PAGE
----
Background: Miscommunication in the healthcare sector can be life-threatening. The rising number of migrant patients and foreign-trained staff means that communication errors between a healthcare practitioner and patient when one or both are speaking a second language are increasingly likely. However, there is limited research that addresses this issue systematically. This protocol outlines a hospital-based study examining interactions between healthcare practitioners and their patients who either share or do not share a first language. Of particular interest are the nature and efficacy of communication in language-discordant conversations, and the degree to which risk is communicated. Our aim is to understand language barriers and miscommunication that may occur in healthcare settings between patients and healthcare practitioners, especially where at least one of the speakers is using a second (weaker) language.
Methods/design: Eighty individual interactions between patients and practitioners who speak either English or Chinese (Mandarin or Cantonese) as their first language will be video recorded in a range of in- and out-patient departments at three hospitals in the Metro South area of Brisbane, Australia. All participants will complete a language background questionnaire. Patients will also complete a short survey rating the effectiveness of the interaction. Recordings will be transcribed and submitted to both quantitative and qualitative analyses to determine elements of the language used that might be particularly problematic and the extent to which language concordance and discordance impacts on the quality of the patient-practitioner consultation.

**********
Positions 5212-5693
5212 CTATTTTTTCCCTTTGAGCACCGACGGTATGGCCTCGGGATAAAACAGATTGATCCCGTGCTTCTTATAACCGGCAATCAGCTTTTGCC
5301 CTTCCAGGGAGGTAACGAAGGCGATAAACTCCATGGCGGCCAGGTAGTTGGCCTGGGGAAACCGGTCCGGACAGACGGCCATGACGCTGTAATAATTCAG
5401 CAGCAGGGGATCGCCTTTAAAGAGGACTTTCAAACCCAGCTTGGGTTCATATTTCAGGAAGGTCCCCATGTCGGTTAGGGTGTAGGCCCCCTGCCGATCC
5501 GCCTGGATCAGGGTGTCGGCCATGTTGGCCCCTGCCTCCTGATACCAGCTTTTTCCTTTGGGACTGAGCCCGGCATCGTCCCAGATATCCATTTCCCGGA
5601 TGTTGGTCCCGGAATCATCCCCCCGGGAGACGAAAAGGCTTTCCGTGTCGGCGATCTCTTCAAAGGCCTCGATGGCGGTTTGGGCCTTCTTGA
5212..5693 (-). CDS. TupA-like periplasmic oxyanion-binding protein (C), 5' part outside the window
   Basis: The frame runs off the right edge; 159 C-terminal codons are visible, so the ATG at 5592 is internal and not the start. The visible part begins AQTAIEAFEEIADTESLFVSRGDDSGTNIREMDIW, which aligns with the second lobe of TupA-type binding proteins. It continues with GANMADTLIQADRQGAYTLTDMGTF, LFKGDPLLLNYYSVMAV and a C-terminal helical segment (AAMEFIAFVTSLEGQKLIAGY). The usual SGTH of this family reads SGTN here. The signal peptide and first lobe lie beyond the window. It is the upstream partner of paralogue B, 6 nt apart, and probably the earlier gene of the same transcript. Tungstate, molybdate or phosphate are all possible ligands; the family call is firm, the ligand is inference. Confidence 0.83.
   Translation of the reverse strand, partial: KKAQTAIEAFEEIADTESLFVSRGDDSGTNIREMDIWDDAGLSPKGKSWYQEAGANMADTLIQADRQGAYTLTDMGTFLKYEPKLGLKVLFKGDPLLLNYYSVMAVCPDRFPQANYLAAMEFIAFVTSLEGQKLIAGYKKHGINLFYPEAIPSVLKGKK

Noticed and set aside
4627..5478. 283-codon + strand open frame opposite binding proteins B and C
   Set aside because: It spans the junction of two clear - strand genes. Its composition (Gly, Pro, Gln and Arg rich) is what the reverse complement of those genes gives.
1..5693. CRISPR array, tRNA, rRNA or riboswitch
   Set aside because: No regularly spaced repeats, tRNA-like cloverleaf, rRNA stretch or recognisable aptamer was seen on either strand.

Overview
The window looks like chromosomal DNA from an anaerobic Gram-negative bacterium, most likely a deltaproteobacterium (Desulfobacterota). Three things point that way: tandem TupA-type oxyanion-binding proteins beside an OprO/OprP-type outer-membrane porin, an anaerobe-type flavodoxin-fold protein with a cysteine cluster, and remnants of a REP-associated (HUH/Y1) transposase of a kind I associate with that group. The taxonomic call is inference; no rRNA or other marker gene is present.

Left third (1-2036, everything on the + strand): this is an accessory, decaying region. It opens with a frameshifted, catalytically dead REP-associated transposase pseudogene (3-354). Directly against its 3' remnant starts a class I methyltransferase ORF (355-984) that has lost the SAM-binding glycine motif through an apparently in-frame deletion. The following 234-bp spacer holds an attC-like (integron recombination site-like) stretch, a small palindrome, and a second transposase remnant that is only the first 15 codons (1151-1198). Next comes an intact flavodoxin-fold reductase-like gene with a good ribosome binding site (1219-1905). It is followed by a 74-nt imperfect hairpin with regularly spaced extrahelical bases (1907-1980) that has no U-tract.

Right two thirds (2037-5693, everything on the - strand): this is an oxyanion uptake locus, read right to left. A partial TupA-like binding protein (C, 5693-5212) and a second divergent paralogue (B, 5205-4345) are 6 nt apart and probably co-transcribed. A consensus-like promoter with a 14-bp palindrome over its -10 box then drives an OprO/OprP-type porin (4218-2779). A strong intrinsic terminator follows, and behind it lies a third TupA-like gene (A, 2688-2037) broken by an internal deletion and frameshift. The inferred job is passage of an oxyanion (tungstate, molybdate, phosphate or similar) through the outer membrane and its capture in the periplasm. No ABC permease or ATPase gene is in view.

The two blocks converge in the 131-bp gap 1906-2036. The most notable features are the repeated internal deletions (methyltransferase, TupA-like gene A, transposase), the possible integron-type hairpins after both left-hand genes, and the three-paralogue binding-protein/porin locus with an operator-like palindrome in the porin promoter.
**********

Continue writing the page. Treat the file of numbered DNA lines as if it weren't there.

Discussion: Understanding the role that language plays in creating barriers to healthcare is critical for healthcare systems that are experiencing an increasing range of culturally and linguistically diverse populations both amongst patients and practitioners. The data resulting from this study will inform policy and practical solutions for communication training, provide an agenda for future research, and extend theory in health communication.